Steve Martin tells the story of his career — through cartoons
Steve Martin has been a renaissance man for decades.
His career has ranged from stand-up, to Saturday Night Live, to banjo playing. He's been in what feels like a million movies, and he's been lauded for his latest success, the series, Only Murders in the Building.
At the heart of his multi-hyphenate status is a passion for writing that ranges from novellas, to plays, to movies. That's why it's notable that to tell the in-depth story of his film career, he chose an new medium: cartoons.
The book, Number One is Walking, is a collaboration with The New Yorker cartoonist Harry Bliss. It's the second work from this pair, and is out November 15.
Steve Martin and Harry Bliss joined All Things Considered to share the experience of collaborating to tell the story of Martin's life through pictures.
This interview has been lightly edited for length and clarity.
On why they chose this medium
SM: I did a memoir of my stand-up career, and I did that in 2007, and it was called Born Standing Up. And the reason I limited it to that tale, was it had a beginning, a middle, and an end.
I started as a young, whatever, actor-comedian, and then I became the stand-up comedian and then I quit. So it had a stopping point. It had a philosophy to tell it. It had soul, I would say. And then I often thought about my movie career, but I always thought, well, I always think biographies and autobiographies are really interesting before you make it, and then after you make it, it's like, "Yeah, OK, and then I met, and then I did this, and then I did that."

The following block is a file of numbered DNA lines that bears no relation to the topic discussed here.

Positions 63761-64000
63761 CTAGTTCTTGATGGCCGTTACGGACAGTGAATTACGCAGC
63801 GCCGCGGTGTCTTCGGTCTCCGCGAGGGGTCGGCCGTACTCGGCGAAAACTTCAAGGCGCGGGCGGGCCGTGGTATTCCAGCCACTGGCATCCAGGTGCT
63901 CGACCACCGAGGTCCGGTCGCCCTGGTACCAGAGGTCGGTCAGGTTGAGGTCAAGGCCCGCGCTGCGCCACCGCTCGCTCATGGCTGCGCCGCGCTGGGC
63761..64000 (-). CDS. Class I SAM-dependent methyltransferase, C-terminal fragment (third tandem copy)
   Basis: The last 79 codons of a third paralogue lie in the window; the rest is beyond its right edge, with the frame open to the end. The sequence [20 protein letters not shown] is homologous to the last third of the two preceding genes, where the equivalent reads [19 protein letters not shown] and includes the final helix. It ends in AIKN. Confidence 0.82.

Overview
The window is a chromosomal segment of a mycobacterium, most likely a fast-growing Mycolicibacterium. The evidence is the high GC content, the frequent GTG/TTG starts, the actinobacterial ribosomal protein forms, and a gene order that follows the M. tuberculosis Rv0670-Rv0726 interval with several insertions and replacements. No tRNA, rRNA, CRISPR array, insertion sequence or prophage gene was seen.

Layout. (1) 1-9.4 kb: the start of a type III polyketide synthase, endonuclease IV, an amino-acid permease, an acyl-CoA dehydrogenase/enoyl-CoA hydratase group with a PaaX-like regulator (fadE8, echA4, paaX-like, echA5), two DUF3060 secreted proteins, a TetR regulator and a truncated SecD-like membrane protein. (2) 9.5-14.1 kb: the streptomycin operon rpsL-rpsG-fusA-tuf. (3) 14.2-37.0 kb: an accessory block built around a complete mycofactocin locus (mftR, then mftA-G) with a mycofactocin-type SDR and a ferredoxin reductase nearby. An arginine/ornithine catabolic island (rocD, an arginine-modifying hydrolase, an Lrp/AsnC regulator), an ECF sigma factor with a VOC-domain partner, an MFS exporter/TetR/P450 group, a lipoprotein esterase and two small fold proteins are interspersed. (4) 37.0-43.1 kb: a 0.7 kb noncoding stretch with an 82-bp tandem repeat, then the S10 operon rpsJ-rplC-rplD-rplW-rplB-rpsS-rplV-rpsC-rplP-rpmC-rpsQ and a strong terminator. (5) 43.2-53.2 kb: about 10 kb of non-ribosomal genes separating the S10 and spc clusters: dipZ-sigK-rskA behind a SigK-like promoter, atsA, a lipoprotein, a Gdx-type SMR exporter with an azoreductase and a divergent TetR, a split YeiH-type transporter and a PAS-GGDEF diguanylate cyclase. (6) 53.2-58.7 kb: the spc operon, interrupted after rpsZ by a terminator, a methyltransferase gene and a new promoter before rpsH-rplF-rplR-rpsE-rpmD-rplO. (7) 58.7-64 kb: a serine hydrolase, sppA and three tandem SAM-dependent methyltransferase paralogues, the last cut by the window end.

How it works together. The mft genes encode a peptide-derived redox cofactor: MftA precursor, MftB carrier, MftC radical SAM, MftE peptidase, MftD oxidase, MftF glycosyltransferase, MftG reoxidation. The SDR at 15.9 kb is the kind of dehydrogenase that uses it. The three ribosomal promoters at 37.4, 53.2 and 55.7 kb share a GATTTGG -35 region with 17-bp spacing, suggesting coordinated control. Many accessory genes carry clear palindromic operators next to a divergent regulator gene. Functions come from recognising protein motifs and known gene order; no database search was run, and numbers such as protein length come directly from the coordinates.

I thought, I have these anecdotes and I don't want to do a book of anecdotes because often times they're tiny. They're little, tiny things. And then I started working with Harry, who I started writing cartoons for The New Yorker with, and then we did a book together of cartoons.
I approached Harry, I said, "Would you be interested in drawing up these anecdotes?" Because an anecdote in cartoon form is very succinct. You don't have to set the scene. You don't have to describe what people are wearing. You could just do the gist of the story.
So I thought, this is a perfect vehicle to do this because there's certain stories I just love and there are certain memories I love.
On the collaborative experience of illustrating someone else's life story
HB: I live in the woods, very rural. And how this came about and how I would get these anecdotes is sometimes he would email me. But on one day, he called me, and I was hiking in the woods, and I had taken a small dose of psychedelic, and I was feeling really good. And the phone rang and I felt it vibrate in my pocket. And I looked, and it was Steve. And I thought, well, I think I can handle this.
So I answered the call and he told me this really funny anecdote about Selma Diamond. And so he told me and I laughed out loud. And I got off the phone and I said, "Well!"